After removing the exposed part of dielectric layer 201, a wet etch process is applied to remove the remainder of sacrificial layer 220 from the sides of masking structures 207, 208, as shown in FIG. 2 k. As indicated above, such a wet etch process may be unnecessary, if the wet etch processes used to etch metal layers 204 and 202 from beneath sacrificial layer 220, and to etch dielectric layer 101, simultaneously remove the remainder of sacrificial layer 220.

Because process steps for completing the device that follow removal of sacrificial layer 220 are well known to those skilled in the art, they will be omitted here. As with the previously described embodiment, hard masks 206 may be removed prior to converting masking structures 207, 208 into a silicide, or retained to prevent significant portions of structures 207, 208 from being converted into a silicide during subsequent process steps.

In this embodiment, metal layers of different conductivity type may be deposited in either order. As illustrated, first metal layer 202 may comprise an n-type metal, and second metal layer 204 may comprise a p-type metal. Alternatively, first metal layer 202 may comprise a p-type metal, and second metal layer 204 may comprise an n-type metal. It may, for example, be desirable to form first metal layer 202 from a p-type material, when masking layer 205 comprises a doped polysilicon layer, and it is necessary to apply a high temperature anneal to that layer, e.g., when a subsequently formed silicide will not extend completely through it.

The three layer gate electrode stack of FIG. 2 k may serve as the gate electrode for an NMOS transistor with a workfunction between about 3.9 eV and about 4.2 eV, while the two layer gate electrode stack may serve as the gate electrode for a PMOS transistor with a workfunction between about 4.9 eV and about 5.2 eV. Alternatively, the three layer gate electrode stack may serve as the gate electrode for a PMOS transistor, while the two layer gate electrode stack may serve as the gate electrode for an NMOS transistor.

The first metal layer should set the transistor's workfunction, regardless of the composition of the remainder of the gate electrode stack. For that reason, the presence of the second metal layer on top of the first metal layer in the three layer gate electrode stack, and the presence of a dummy doped polysilicon layer in either a three or two layer gate electrode stack, should not affect the workfunction of that stack in a meaningful way.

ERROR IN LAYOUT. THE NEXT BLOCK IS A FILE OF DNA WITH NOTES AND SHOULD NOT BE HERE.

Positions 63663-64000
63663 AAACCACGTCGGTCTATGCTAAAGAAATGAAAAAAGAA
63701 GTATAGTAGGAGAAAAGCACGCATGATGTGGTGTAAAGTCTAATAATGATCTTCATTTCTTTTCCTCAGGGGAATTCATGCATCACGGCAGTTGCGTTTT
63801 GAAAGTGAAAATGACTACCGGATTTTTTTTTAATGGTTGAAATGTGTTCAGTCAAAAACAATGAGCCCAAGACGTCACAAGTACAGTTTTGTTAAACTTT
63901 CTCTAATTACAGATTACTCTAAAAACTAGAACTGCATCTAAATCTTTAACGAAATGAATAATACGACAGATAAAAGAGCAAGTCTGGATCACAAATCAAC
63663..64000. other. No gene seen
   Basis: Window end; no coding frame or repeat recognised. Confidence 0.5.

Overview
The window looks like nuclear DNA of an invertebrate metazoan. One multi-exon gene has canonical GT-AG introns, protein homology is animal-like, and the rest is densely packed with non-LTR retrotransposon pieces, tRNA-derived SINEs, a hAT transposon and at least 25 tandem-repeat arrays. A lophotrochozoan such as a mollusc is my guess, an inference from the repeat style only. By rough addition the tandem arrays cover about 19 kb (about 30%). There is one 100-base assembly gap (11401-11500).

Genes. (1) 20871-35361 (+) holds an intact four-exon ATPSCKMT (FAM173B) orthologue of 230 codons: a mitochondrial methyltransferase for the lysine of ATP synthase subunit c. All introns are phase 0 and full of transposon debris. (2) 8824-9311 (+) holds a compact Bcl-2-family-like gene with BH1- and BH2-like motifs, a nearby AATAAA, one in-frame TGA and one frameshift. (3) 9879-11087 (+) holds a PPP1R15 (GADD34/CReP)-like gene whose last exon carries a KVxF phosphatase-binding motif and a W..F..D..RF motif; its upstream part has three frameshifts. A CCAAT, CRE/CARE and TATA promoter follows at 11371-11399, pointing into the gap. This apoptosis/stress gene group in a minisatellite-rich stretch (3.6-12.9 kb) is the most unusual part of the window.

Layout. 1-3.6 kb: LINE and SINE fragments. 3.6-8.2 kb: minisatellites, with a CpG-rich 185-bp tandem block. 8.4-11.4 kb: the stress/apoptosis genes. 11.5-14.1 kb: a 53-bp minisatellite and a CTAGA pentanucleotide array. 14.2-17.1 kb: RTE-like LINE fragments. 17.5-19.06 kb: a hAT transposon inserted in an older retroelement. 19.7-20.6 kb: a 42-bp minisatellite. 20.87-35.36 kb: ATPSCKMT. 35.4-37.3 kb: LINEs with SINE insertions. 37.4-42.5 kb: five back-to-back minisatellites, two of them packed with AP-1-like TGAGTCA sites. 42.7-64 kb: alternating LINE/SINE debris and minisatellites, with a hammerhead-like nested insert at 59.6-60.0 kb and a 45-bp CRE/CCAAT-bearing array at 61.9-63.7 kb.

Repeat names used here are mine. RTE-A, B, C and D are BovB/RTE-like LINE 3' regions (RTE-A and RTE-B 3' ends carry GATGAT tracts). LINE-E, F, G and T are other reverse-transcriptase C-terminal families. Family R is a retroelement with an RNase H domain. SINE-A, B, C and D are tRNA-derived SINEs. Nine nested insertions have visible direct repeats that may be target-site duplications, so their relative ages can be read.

Although such a polysilicon layer should not affect the workfunction of an underlying metal layer, that polysilicon layer may serve as an extension of the transistor's contacts, as well as a support for the nitride spacers. It also defines the transistor's vertical dimension. Gate electrode stacks that include such a polysilicon layer are thus considered to be “metal gate electrodes,” as are gate electrode stacks that include one or more metal layers, but do not include a polysilicon layer.

As illustrated above, the method of the present invention enables one to etch a metal layer without depositing undesirable residues on the sides of an overlying masking layer and without removing significant portions of the metal layer from beneath that masking layer. Although the embodiments described above provide examples of desirable metal layer etch processes, the present invention is not limited to these particular embodiments.

Although the foregoing description has specified certain steps and materials that may be used in the present invention, those skilled in the art will appreciate that many modifications and substitutions may be made. Accordingly, it is intended that all such modifications, alterations, substitutions and additions be considered to fall within the spirit and scope of the invention as defined by the appended claims.

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Classifications
U.S. Classification438/287, 257/E21.626, 257/E21.623, 438/279, 438/241, 438/3, 438/200, 438/240, 257/E29.16
International ClassificationH01L21/8234, H01L21/336, H01L29/49
Cooperative ClassificationH01L29/513, H01L29/517, H01L21/82345, H01L29/4966, H01L21/823468
European ClassificationH01L29/51M, H01L29/49E, H01L21/8234G4, H01L21/8234S, H01L29/51B2
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Mar 22, 2004ASAssignment
Owner name: INTEL CORPORATION, CALIFORNIA
Free format text: ASSIGNMENT OF ASSIGNORS INTEREST;ASSIGNORS:SHAH, UDAY;DOCZY, MARK L.;BRASK, JUSTIN K.;AND OTHERS;REEL/FRAME:015125/0783;SIGNING DATES FROM 20040220 TO 20040223
Owner name: INTEL CORPORATION 2200 MISSION COLLEGE BLVD.SANTA
Free format text: ASSIGNMENT OF ASSIGNORS INTEREST;ASSIGNORS:SHAH, UDAY /AR;REEL/FRAME:015125/0783;SIGNING DATES FROM20040220 TO 20040223